Why I Broke Up with Opera  

Even though I’m the one calling it quits, my heart is broken. I fell in love with opera when first ushered for live opera. I was in my early twenties. Decades later, I fell more deeply in love with the art form when it turned out my grandkids enjoyed going with me. But Trump has ruined everything. Rape culture is much more vivid since he came along, and rampant, and blatant, and I’m angry. I just can’t do it anymore. I can’t sit quietly and enjoy watching an opera in which women are fondled, groped, chased around the furniture.

I hadn’t been to an opera, not even Live in HD from the New York Metropolitan Opera, for about two years. One of my favorite singers, Renée Fleming (I once met her in person and admired both her voice and her dedication to her work) is retiring one of her signature roles, the Marschallin, from Der Rosenkavalier. Reviews called it a “dream cast,” and I’d never seen Der Rosenkavalier. I watched a scene from it on youtube and decided at the last minute to go to the final encore of the Live in HD version at my local movie theater.

A full synopsis of Der Rosenkavalier from the Metropolitan Opera of New York can be found here.

Even though I had to force myself to stay in my seat when the “comic” scene in which drunken men molest the servant girls, there were factors that kept me there for three hours, until intermission. I loved the first scene. Octavian was played by Elina Garanca, who has played the seventeen-year-old man for seventeen years. She is also retiring that role, in order to move on. In the behind-the-scenes interview, she said she had held many women in her arms, and now it was going to be her “time to be chased by men.” She did indeed hold Renée Fleming in her arms, and they kissed long and with passion. Elina ran her hands over Renée’s body, lingering on her breasts more than once. Their voices blended and harmonized as they made love, and I had a close-up, high-definition view. Despite the age difference between these characters, both were consenting adults of their time and culture.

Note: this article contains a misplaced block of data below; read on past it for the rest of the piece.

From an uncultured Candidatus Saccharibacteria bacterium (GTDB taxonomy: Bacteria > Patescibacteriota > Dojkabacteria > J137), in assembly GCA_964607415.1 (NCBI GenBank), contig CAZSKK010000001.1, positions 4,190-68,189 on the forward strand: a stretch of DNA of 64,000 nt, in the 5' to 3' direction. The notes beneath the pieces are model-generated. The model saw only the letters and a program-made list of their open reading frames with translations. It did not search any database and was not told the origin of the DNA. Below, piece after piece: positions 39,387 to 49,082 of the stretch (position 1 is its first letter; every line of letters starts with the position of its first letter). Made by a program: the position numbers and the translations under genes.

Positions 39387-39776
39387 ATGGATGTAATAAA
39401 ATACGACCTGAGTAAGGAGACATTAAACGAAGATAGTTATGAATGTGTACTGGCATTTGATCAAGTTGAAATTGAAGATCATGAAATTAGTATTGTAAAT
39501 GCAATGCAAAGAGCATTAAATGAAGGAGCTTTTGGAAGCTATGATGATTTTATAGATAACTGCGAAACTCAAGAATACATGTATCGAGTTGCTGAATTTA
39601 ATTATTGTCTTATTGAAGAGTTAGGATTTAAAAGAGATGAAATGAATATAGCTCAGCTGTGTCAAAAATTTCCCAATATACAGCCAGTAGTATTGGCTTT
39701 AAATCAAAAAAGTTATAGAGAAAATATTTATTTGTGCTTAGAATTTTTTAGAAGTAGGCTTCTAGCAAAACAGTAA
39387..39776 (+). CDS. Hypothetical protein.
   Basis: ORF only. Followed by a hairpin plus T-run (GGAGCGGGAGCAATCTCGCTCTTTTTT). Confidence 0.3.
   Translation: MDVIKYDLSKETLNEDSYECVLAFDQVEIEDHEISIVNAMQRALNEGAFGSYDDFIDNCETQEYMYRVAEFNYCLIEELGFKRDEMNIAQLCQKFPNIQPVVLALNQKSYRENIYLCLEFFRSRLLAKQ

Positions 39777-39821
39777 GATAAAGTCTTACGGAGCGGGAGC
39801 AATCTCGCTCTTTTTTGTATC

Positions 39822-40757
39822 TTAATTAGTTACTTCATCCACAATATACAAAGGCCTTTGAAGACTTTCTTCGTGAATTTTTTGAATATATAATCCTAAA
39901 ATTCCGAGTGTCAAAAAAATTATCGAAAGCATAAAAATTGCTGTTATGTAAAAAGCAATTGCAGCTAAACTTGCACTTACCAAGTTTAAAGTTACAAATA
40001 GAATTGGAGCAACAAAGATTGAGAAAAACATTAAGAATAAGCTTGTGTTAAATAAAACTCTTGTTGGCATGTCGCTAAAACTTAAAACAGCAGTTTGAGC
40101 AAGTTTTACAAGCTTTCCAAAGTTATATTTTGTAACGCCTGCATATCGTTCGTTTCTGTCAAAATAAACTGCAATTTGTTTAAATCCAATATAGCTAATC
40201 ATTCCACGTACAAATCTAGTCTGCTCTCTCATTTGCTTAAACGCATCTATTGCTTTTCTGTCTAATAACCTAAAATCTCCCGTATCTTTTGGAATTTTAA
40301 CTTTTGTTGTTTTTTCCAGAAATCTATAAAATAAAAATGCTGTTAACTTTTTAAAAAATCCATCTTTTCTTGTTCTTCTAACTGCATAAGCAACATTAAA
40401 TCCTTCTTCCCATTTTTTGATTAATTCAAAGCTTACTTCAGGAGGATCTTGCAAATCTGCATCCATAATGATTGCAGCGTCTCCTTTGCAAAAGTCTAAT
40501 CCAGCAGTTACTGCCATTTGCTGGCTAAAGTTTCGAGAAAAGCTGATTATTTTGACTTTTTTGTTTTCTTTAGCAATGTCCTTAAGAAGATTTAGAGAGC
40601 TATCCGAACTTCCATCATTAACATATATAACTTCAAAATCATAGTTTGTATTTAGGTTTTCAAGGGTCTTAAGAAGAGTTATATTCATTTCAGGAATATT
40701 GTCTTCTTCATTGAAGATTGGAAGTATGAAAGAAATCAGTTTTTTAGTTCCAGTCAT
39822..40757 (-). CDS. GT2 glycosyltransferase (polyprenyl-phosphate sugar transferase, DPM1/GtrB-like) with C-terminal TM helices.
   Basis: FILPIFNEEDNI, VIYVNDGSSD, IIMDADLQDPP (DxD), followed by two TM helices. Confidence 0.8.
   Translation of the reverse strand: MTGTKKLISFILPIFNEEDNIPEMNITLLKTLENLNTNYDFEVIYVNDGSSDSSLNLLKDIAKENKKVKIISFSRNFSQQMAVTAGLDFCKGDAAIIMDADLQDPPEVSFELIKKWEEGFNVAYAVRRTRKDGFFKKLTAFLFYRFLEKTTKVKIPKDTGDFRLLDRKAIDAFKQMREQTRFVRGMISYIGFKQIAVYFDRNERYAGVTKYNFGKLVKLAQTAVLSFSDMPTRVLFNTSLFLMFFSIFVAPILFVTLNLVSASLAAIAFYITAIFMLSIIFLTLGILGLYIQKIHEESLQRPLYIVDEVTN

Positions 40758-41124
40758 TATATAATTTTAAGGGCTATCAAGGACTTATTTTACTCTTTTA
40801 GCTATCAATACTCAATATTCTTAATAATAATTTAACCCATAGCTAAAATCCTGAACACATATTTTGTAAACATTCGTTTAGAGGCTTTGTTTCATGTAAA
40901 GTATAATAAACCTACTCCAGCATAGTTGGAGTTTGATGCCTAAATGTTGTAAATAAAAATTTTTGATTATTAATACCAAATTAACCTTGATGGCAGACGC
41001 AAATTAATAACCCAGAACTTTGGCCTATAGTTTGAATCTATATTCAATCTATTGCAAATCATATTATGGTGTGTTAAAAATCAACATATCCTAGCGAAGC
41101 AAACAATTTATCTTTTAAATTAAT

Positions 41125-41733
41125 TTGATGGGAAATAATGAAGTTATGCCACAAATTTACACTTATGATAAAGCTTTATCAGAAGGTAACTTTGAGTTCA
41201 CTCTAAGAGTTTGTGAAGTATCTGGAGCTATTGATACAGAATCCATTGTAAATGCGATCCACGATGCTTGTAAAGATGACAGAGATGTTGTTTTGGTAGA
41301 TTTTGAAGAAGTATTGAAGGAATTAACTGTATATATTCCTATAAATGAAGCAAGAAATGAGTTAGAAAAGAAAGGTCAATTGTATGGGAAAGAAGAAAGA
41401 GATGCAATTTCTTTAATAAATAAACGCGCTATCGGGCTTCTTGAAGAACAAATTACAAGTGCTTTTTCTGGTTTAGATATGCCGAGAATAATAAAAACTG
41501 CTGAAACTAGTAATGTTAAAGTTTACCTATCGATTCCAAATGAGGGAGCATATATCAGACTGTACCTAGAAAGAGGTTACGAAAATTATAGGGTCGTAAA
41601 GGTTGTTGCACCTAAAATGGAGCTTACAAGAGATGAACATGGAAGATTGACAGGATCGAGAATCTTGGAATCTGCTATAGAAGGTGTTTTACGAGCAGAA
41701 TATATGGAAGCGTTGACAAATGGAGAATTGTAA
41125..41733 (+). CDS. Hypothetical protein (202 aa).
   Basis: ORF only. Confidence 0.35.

Both women talked backstage about how they each have grown into their roles over the years. Both are “going out on top” as they retire these signature roles.

The opera moved on. After that rapturous first scene, everything but the music repulsed me: the story, the direction, the acting. I didn’t even like the set decoration, which was too much red and green. To my mind, the story is primarily rape culture set to music, and in thinking about it, I believe most of the popular operas are exactly the same: Aida, Tosca, Carmen, Turandot, Madama Butterfly, Don Giovanni, L’Elisir D’Amore, Tell, La Donna del Lago, and on and on. Often, opera directors provide rape scenes in order “to depict the horrors of war.” I call bullshit. If you want to depict the horrors of war, go with blood and gore. Molesting and raping women provides titillation for the men in the audience.

I was first appalled by these depictions in a version of Aida I saw in Portland, Oregon. I was devastated by an entirely too realistic scene in Carmen by the Metropolitan Opera, which I saw Live in HD.

But I put aside my discomfort for years. It took actually being deprived of opera for two years to remove the scales from my eyes. Watching Robert Carson’s Der Rosenkavalier with Baron Ochs looking and acting like Trump when he revealed how he grabbed women by the pussy, showing that when you’re rich you can do whatever you like to women, made the insanity of what is currently happening in the United States too real for me. It was as if I were surrounded by whirling clouds of scenes of men acting out their vilest fantasies against women.

At the end of Act II, when it is clear Octavian in the guise of the servant girl Mariandel would meet Baron Ochs for what Ochs thinks is his sexual gratification, I knew I would not sit through Act III, no matter how much I wanted to see Renée Fleming take her final bow as the Marschallin at the end of the opera.

Instead, I took my own final bow as an opera lover, at least as one who loves opera indiscriminately. Unless the opera is feminist, I won’t be an audience member. Are there feminist operas to be seen? Probably not at the Met. I’ve read that playwright Carolyn Gage has one, entitled Til the Fat Lady Sings, and I saw a studio performance of Theresa Koon’s opera about sculptor Camille Claudel, Promise.

I’m sure there are others to be discovered. After a period of mourning, I will seek operas who love me as much as I love them. I used to believe that because opera combines music, acting, and dance, the blending of beautiful voices with classical music, that it had everything I could ever want. Now I know I want more. I want depiction of a world in which all beings are treated with respect, or at least a story that shows us they should be treated with respect. I want to come away feeling the world is evolving.

Sandra de Helen, author of the lesbian thriller Till Darkness Comes also pens the Shirley Combs/Dr. Mary Watson series. She is a poet, journalist, and a playwright. Her plays have been produced in the Philippines, Ireland and Canada, Chicago, New York City, and in thirteen states. She is a member of Sisters in Crime and the Dramatists Guild. Her books are available online, at Another Read Through Bookstore in Portland, Oregon, and Mysterious Galaxy Bookstore in San Diego. Samples of her work are available on her website.

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